REPLYING to your correspondent. Mr. W. Andrews, I N. who offers a counter-suggestion to mine with regard to the Thames tunnels (see "CM.," February 13), I also had thought about the possibility of removing the pavements, but do not think any great advantage would be gained, because the curving-in of the roof at the sides would still impede the use of a wider roadway.

These pavements are not wide, and are needed to safeguard the tunnel roofs. The one tunnel has now to be used when the parallel one is blocked for any reason, 30 why not use the one-way traffic scheme—such as the Blackwall from Essex to Kent, and the Rotherhithe from Kent to Essex?

The bus routes affected could be altered, in fact I would suggest that they might be replaced by a circular route, in the appropriate direction of the tunnel flow.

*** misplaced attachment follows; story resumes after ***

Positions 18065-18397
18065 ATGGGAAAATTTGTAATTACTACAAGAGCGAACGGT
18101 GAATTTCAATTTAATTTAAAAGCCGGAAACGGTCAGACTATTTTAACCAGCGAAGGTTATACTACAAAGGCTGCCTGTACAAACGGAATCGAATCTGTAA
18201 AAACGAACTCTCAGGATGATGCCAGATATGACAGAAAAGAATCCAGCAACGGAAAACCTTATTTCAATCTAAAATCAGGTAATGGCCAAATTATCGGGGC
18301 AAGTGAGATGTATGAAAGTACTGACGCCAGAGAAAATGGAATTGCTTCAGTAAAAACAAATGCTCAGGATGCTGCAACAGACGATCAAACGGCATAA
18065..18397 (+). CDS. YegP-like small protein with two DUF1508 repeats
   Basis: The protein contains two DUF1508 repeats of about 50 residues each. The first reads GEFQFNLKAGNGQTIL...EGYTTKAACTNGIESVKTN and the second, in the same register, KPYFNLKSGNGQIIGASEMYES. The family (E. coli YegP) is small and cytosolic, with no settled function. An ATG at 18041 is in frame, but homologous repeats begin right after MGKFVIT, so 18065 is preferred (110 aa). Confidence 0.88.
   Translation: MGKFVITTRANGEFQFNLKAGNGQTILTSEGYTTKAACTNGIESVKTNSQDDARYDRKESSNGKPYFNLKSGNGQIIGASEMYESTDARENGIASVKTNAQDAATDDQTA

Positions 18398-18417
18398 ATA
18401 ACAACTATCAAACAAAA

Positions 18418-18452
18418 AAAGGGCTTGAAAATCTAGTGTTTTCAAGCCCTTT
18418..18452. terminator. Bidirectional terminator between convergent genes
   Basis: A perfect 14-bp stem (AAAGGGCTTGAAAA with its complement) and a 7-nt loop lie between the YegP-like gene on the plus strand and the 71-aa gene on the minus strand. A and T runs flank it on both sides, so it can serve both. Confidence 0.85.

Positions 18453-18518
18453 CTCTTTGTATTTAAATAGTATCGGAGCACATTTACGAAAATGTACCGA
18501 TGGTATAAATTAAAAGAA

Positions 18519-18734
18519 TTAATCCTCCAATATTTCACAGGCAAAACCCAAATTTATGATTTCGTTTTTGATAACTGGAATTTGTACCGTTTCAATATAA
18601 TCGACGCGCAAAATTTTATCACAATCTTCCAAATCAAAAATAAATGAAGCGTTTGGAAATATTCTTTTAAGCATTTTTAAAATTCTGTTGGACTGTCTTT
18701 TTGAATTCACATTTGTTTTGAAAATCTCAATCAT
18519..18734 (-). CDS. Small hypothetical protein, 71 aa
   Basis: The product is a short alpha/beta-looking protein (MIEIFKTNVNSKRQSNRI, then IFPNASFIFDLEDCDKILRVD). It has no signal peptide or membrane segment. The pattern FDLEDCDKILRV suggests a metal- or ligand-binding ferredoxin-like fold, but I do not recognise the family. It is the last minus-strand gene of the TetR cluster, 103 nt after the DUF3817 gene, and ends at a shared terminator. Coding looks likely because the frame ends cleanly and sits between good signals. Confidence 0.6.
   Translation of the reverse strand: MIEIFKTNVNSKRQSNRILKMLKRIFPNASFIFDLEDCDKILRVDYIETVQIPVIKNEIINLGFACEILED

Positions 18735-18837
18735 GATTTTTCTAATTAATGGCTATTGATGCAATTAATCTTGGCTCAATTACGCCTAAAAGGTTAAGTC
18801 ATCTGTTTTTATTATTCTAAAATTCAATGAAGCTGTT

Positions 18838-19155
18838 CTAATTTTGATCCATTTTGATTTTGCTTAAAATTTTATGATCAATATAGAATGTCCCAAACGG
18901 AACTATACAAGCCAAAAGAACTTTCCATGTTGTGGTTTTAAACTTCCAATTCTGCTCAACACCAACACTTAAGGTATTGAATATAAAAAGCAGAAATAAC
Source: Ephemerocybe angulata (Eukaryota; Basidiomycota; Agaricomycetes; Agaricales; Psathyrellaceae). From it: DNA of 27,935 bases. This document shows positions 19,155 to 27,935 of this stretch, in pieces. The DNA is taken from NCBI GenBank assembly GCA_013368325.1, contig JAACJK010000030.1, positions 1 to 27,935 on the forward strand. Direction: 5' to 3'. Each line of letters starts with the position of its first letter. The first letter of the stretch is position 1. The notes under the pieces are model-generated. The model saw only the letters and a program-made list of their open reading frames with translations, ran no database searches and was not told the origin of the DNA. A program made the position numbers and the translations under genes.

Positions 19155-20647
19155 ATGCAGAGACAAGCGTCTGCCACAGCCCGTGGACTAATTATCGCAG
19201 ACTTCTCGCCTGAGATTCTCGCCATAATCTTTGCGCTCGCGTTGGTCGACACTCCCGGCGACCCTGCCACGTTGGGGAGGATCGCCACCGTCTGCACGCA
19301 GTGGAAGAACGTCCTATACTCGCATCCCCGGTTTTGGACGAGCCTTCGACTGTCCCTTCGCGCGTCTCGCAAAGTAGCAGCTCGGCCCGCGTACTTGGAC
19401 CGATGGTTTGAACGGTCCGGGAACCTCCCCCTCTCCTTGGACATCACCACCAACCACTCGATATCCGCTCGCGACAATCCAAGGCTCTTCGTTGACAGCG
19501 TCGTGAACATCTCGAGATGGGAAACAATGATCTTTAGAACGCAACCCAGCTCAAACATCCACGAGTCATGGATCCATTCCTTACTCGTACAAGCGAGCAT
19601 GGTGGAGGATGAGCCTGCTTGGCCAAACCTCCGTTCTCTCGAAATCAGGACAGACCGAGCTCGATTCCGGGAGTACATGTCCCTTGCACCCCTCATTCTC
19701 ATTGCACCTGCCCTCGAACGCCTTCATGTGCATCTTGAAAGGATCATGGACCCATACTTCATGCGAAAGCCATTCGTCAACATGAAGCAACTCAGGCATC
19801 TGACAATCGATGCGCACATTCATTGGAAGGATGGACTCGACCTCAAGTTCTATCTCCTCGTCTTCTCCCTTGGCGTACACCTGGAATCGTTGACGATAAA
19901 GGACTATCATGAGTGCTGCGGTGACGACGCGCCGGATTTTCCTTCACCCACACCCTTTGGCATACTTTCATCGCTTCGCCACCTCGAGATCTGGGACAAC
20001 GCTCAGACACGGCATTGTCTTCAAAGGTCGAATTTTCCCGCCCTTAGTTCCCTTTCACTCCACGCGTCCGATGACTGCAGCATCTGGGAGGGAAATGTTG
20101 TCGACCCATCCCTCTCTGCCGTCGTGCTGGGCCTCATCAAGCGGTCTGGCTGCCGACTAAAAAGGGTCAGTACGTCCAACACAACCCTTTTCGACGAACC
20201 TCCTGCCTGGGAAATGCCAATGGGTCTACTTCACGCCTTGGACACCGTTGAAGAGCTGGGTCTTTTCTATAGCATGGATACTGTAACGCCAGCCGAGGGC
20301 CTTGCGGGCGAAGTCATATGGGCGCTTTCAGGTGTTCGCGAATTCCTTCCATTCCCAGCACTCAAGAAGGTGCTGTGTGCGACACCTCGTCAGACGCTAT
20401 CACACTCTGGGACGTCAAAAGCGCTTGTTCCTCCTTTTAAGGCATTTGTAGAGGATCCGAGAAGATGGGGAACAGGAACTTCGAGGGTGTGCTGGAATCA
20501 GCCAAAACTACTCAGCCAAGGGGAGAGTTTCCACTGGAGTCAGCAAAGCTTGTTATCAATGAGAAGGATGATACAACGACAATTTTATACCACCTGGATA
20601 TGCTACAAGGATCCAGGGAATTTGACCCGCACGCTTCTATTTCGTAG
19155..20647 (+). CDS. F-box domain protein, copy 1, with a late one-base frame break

Slough. ACLOLAD .


AMONGST the drivers of the company by which I am employed there is a certain amount of dissatisfaction regarding the subsistence money of 7s. per night, some of the men contending that this is not sufficient and is not adequate to cover the next day.

The company, on the other hand, says that it does not feel justified in paying any extra, for " the next day" is the same as any ordinary day during which drivers merely leave the garage and return to it. The argument of the men, however, is to the effect that during an ordinary day's work they bring with them a substantial part of their food and usually have a good breakfast before leaving home; but during the day following a night on the road, drivers have to buy all their meals and generally find these expensive.